Sunday, June 03, 2007

It was 40 years ago today, Sgt. Pepper taught the band to play...

I know, terribly unoriginal. I felt it necessary to take a break from my capstone to commemorate the 40th anniversary of one of the most important rock 'n' roll albums of all time. I've always been more of a "White Album" girl myself, and I also consider "Rubber Soul" and "Revolver" to be stronger albums as a whole, but "Sgt. Pepper's" did give us the concept album, the Summer of Love, and "A Day in the Life."

It's a little strange to comment on the anniversary because I obviously wasn't around at the time. I never had the experience of going to the record store as soon as it came out, running home and sitting down next to the record player, and listening to it all the way through, completely mesmorized. I have no recollections of my first time listening to any of the Beatles albums because they were always there.

I do remember spending hours looking at the album cover, trying to figure out who all those famous people were. I would sing along to every song, lyrics in hand. I didn't know or care about hidden drug references, but I was intrigued by the lyrics, even then. I was fascinated by the contradictions in "Getting Better," both within the lyrics and the juxtaposition of the upbeat, sing-song melody with the darker words. I cried for the girl in "She's Leaving Home" as well as her parents. I loved the silly phrases in "Being for the Benefit of Mr. Kite." I was jealous of Rita, who Paul McCartney wanted to have tea with. And I was stunned by "A Day in the Life."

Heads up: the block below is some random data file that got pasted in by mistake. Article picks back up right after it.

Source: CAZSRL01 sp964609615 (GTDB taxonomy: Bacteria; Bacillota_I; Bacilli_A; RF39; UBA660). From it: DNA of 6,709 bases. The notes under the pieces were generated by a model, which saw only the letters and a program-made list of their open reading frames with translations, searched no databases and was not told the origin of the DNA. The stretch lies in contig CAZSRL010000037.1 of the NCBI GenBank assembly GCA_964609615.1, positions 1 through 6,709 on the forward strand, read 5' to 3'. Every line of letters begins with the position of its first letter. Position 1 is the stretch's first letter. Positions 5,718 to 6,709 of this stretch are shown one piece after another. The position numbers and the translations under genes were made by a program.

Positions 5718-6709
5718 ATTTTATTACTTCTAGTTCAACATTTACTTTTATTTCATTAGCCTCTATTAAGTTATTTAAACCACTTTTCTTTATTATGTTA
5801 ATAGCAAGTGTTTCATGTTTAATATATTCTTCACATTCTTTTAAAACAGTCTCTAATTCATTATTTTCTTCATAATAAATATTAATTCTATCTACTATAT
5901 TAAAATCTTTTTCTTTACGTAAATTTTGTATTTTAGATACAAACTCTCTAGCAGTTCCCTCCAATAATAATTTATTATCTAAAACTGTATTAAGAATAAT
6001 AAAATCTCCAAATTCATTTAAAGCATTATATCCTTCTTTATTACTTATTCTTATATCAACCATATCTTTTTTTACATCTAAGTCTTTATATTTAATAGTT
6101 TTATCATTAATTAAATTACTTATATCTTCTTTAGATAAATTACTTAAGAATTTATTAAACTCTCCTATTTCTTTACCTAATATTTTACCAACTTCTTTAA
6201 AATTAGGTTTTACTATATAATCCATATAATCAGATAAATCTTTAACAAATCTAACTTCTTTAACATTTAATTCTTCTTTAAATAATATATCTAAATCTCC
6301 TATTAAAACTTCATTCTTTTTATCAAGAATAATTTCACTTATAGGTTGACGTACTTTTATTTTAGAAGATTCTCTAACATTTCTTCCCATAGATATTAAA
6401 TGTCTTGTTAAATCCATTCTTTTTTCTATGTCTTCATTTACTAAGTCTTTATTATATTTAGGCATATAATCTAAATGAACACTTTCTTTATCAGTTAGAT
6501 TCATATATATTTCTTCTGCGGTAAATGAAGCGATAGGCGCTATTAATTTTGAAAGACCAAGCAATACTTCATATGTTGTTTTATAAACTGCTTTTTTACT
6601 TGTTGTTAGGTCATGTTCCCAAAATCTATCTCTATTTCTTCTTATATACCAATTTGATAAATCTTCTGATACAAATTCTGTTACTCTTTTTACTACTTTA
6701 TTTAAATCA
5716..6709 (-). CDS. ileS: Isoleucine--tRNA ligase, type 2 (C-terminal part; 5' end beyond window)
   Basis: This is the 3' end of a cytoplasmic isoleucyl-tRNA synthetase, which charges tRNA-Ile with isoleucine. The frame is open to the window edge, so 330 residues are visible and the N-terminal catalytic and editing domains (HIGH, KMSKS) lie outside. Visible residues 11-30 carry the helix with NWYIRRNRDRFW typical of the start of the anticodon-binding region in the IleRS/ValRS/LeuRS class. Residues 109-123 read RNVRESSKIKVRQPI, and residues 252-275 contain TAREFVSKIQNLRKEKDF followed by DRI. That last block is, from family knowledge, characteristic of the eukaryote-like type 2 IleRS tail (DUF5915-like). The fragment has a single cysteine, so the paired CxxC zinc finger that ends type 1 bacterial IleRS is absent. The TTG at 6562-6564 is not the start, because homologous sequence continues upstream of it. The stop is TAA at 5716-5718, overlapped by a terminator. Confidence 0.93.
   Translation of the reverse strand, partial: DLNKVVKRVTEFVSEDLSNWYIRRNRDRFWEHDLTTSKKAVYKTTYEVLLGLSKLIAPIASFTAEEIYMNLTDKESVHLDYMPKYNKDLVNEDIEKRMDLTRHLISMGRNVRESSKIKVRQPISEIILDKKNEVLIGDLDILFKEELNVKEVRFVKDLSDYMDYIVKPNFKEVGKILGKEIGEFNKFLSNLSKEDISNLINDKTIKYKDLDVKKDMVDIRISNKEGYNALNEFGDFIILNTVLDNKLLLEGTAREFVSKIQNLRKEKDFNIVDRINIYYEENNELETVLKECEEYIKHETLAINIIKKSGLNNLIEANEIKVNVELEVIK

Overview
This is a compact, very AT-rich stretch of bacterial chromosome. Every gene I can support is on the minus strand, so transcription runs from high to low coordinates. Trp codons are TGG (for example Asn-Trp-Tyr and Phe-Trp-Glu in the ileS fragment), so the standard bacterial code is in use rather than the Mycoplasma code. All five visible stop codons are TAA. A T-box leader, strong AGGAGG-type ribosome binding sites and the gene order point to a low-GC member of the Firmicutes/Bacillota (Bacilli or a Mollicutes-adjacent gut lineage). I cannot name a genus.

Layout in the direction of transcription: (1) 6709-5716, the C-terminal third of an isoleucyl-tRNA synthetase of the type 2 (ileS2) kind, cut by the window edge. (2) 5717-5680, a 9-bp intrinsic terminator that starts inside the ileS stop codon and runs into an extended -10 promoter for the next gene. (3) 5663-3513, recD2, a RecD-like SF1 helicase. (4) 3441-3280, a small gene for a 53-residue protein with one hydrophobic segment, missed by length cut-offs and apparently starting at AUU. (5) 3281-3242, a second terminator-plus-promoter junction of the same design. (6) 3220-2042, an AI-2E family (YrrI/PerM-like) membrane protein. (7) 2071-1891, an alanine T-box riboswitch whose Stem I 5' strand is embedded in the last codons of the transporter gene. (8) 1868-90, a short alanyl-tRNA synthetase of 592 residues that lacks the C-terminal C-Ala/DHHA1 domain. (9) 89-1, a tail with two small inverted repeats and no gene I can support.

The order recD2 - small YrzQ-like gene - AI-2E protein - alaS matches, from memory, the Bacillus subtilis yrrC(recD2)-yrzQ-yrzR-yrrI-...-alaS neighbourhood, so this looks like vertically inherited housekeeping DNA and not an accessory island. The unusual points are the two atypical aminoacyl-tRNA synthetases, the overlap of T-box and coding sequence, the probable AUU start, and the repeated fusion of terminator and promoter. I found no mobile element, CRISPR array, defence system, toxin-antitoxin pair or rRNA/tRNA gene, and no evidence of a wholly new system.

It depresses me to think that 40 years have passed since Paul McCartney wrote "When I'm 64" and that he's on the verge of turning 65. I always thought of the four of them as those young boys from Liverpool even though they were in their 40s when I was born and John Lennon was no longer alive.

But Paul McCartney has moved on, at least in part. On Tuesday, he will release "Memory Almost Full," which promises to be an amazing album despite the label on which it's being released (Hear Music). He is focused on promoting the album rather than celebrating the anniversary of one of his proudest achievements (on the Anthology, he seems much more eager to take credit for "Sgt. Pepper's" than say, "Magical Mystery Tour," which is a very underappreciated album, but that's a story for another day). Still, his new album, as he's stated in interviews, is retrospective, with songs that look back on his childhood and his relationship with Linda. The first single "My Ever Present Past," which rivals the best songs on most McCartney solo albums (with the possible exceptions of "Ram" and "McCartney"), reminds us that Paul McCartney never can escape his past. I wonder if he realized that he would be releasing the album at a time when so many would be reliving the glory days of "Sgt. Pepper's." It must be hard to have your work held up to such high standards, but it looks like Paul is up for the challenge.

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